• a single female queen bee
• a seasonally variable number of male drone bees to fertilize new queens
• 20,000 to 40,000 female worker bees
The worker bees raise larvae and collect the nectar that will become honey in the hive. Leaving the hive, they collect sugar-rich flower nectar and return.
In the hive, the bees use their “honey stomachs” to ingest and regurgitate the nectar a number of times until it is partially digested. Invertase synthesized by the bees and digestive acids hydrolyze sucrose to give the same mixture of glucose and fructose. The bees work together as a group with the regurgitation and digestion until the product reaches a desired quality. It is then stored in honeycomb cells. After the final regurgitation, the honeycomb is left unsealed. However, the nectar is still high in both water content and natural yeasts, which, unchecked, would cause the sugars in the nectar to ferment. The process continues as bees inside the hive fan their wings, creating a strong draft across the honeycomb, which enhances evaporation of much of the water from the nectar. This reduction in water content raises the sugar concentration and prevents fermentation. Ripe honey, as removed from the hive by a beekeeper, has a long shelf life, and will not ferment if properly sealed.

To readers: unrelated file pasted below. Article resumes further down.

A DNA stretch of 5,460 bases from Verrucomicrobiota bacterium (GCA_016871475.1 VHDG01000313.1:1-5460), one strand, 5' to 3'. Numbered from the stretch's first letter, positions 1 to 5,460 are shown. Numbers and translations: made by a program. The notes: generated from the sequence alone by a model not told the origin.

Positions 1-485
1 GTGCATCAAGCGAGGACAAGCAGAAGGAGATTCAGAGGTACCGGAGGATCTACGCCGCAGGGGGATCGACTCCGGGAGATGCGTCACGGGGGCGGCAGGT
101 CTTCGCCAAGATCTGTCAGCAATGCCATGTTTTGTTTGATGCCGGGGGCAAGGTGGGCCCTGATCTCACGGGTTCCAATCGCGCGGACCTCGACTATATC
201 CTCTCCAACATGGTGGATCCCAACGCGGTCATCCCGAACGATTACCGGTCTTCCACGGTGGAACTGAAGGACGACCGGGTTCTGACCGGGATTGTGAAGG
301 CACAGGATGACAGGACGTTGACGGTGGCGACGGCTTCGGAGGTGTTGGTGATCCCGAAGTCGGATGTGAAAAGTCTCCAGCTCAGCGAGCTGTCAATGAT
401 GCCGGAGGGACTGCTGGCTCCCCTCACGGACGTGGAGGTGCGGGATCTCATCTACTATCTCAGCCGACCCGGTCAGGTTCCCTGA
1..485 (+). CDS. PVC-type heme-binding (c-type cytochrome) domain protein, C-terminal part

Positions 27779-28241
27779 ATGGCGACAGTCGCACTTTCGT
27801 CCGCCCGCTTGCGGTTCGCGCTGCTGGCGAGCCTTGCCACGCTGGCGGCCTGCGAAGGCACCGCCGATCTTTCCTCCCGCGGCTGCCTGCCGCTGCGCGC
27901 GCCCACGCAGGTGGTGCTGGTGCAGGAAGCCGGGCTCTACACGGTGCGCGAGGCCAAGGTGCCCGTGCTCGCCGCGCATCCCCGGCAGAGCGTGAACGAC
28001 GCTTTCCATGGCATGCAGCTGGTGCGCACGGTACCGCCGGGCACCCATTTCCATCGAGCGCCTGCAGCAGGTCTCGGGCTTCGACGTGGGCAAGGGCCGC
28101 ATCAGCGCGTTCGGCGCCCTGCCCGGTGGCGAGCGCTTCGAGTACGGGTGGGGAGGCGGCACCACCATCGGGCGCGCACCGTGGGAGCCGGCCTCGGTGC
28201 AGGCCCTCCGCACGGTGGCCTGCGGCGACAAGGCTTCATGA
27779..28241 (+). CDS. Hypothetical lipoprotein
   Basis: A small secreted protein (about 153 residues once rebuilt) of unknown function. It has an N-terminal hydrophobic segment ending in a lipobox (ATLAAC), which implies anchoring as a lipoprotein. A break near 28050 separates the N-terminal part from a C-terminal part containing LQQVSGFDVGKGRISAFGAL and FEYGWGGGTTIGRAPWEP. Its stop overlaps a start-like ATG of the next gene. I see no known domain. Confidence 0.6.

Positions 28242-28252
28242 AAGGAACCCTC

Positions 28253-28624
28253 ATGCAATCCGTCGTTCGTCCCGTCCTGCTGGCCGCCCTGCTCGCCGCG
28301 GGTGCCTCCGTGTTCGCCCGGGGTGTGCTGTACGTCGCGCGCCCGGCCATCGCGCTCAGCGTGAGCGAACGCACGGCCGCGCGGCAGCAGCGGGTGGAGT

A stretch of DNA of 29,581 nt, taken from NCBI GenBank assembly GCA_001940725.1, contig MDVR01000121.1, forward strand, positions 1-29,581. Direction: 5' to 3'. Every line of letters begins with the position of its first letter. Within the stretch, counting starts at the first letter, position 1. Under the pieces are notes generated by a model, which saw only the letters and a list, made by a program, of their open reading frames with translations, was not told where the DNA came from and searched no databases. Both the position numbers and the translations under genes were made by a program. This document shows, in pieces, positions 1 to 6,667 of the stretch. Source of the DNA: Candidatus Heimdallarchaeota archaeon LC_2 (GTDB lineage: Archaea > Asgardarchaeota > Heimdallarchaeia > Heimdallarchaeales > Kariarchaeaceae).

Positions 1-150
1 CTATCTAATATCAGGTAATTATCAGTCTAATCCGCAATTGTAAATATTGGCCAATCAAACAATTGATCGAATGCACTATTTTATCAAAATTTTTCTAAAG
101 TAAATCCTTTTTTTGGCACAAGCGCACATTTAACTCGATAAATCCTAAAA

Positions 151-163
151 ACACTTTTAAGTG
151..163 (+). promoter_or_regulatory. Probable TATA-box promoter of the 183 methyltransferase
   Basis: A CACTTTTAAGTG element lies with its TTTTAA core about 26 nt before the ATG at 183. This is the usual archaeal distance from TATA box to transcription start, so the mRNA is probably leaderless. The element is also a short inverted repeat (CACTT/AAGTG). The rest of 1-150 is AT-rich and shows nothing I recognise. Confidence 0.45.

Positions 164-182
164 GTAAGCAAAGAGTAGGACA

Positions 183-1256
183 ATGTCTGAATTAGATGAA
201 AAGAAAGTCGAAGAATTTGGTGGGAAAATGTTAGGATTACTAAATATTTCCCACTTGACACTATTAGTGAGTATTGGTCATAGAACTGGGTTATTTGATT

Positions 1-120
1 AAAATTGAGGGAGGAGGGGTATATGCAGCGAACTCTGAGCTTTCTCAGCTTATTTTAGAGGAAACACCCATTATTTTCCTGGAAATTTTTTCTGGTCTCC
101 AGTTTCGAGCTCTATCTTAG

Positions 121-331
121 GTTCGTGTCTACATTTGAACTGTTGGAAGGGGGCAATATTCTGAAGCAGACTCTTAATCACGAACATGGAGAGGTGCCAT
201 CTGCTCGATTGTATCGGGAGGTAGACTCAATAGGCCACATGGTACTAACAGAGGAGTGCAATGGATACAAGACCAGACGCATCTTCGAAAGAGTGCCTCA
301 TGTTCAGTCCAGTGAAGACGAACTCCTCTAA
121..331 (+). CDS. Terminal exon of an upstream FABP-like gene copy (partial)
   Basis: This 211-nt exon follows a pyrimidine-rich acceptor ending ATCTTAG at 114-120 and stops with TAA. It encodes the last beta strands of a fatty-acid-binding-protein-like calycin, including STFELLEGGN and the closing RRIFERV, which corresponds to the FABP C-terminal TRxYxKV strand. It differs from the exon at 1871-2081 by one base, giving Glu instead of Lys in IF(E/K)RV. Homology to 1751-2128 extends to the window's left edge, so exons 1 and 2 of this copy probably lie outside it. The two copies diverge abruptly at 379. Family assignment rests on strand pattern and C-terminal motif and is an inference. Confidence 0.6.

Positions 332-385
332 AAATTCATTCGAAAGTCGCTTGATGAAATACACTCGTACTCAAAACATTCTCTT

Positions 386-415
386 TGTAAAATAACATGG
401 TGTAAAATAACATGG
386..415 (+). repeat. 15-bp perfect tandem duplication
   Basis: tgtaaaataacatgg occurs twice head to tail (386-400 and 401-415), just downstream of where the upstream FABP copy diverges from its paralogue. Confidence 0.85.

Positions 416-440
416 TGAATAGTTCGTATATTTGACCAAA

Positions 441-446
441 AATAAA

Another source of honey is from a number of wasp species, such as the wasps Brachygastra lecheguana and Brachygastra mellifica, which are found in South and Central America. These species are known to feed on nectar and produce honey.
Some wasps, such as the Polistes versicolor, even consume honey themselves, switching from feeding on pollen in the middle of their lifecycles to feeding on honey, which can better provide for their energy needs.
Honey is collected from wild bee colonies, or from domesticated beehives. Wild bee nests are sometimes located by following a honeyguide bird. The bees may first be pacified by using smoke from a bee smoker. The smoke triggers a feeding instinct (an attempt to save the resources of the hive from a possible fire), making them less aggressive and the smoke obscures the pheromones the bees use to communicate.
The honeycomb is removed from the hive and the honey may be extracted from that, either by crushing or by using a honey extractor. The honey is then usually filtered to remove beeswax and other debris.
Before the invention of removable frames, bee colonies were often sacrificed in order to conduct the harvest. The harvester would take all the available honey and replace the entire colony the next spring. Since the invention of removable frames, the principles of husbandry lead most beekeepers to ensure that their bees will have enough stores to survive the winter, either by leaving some honey in the beehive or by providing the colony with a honey substitute such as sugar water or crystalline sugar (often in the form of a “candyboard”). The amount of food necessary to survive the winter depends on the race of bees and on the length and severity of local winters.